Waitrose Unpacked Refills

Source: Waitrose

A packaging-free frozen fruit pick & mix zone is just one of the concepts Waitrose will trial this summer as it seeks to reduce thousands of tonnes of plastic packaging.

The initiative, which will run for 11 weeks until 18 August, aims to establish how customers might be enticed to shop differently in the future when presented with environmentally friendly options.

The ‘Waitrose Unpacked’ push will see its Botley Road store in Oxford remove hundreds of products from their packaging and give shoppers the chance to refill items including Ecover detergent and washing-up liquid, wine and beer.

Shoppers will also have the chance to grind their own coffee, and buy pasta, rice, grains, couscous, lentils, cereals, dried fruit and seeds from dispensers.

As many as 160 loose fruit & vegetable products will be sold and plastic will be removed from flowers and indoor plants in favour of 100% recyclable and 100% PEFC certified craft paper.

In addition, the retailer is introducing a borrow-a-box scheme that enables shoppers to shop with a box supplied by the store, which is taken home and returned on their next visit.

“We are determined to build on the work we’ve already done to reduce packaging - and this test will take our efforts to a whole new level as we help the growing number of customers who want to shop in a more sustainable way,” said Waitrose head of CSR Tor Harris,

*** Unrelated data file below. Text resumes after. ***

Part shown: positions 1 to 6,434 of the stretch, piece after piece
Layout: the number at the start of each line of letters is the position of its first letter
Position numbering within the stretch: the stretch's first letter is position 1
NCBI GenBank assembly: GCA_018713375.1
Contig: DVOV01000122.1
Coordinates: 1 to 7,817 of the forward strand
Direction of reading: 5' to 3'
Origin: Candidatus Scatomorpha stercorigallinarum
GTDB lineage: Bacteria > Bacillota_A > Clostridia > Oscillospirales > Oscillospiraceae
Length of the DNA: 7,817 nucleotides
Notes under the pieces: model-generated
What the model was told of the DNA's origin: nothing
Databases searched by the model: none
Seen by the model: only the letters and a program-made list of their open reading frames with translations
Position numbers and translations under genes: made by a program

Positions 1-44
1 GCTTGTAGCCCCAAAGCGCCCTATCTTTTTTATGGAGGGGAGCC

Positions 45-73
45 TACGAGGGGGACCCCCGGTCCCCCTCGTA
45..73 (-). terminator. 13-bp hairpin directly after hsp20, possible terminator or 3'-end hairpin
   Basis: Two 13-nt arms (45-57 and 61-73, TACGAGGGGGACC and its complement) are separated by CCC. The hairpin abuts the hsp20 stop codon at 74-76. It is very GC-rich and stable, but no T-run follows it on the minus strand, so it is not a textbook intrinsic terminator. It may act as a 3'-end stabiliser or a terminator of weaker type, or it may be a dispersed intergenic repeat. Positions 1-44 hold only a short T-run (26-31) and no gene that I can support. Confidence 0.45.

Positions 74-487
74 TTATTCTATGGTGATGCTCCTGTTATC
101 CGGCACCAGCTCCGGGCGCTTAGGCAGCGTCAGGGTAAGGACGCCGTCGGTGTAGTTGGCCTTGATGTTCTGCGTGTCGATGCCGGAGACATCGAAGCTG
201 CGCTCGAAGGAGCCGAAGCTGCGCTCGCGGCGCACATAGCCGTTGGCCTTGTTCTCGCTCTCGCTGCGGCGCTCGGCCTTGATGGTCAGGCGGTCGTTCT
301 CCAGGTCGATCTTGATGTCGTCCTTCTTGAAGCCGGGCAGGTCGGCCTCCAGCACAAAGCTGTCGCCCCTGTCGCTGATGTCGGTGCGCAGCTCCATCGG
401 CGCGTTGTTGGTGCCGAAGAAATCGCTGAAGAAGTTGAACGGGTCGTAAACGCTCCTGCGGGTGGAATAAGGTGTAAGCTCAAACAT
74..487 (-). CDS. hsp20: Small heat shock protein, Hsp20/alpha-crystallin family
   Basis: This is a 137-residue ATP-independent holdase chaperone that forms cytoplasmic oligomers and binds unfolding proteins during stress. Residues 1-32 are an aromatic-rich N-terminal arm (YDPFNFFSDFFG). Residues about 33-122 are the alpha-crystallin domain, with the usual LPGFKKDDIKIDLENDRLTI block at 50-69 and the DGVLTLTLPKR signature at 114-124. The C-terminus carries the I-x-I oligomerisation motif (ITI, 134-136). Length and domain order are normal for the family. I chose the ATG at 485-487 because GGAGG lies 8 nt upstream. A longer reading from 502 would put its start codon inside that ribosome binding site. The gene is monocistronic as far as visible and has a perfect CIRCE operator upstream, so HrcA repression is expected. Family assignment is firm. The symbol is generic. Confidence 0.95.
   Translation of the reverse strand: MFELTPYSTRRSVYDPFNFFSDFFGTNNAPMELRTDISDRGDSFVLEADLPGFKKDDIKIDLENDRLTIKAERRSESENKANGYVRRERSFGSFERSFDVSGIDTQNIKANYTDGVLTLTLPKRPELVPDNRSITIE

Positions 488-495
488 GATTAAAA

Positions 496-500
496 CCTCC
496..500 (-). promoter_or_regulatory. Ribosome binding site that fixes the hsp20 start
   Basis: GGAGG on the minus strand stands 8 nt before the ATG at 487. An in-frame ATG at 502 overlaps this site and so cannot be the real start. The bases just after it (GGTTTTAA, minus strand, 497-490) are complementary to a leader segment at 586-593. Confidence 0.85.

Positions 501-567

“This test has huge potential to shape how people might shop with us in the future, so it will be fascinating to see which concepts our customers have an appetite for. We know we’re not perfect and have more to do, but we believe this is an innovative way to achieve something different.”

Greenpeace UK ocean plastics campaigner Ariana Densham praised the move.

“This is a genuinely bold step from Waitrose to trial food dispensers so customers can use refillable tubs and jars,” she said.

“Lots of supermarkets are starting to sell loose fruit & vegetables, which is good, but more importantly this kind of innovation could spark a refill culture that’s so desperately needed to cut plastics in mainstream shops. The top 10 UK supermarkets produce 810,000 tonnes of throwaway packaging each year, so we need to see other major retailers taking plastic reduction seriously and following Waitrose’s lead.”

Waitrose said packaged equivalents of the products would remain in their usual areas to create an effective test and added a feedback survey would be available on its website.

The activity is being supported by a Twitter and Instagram push using the hashtag #WaitroseUnpacked.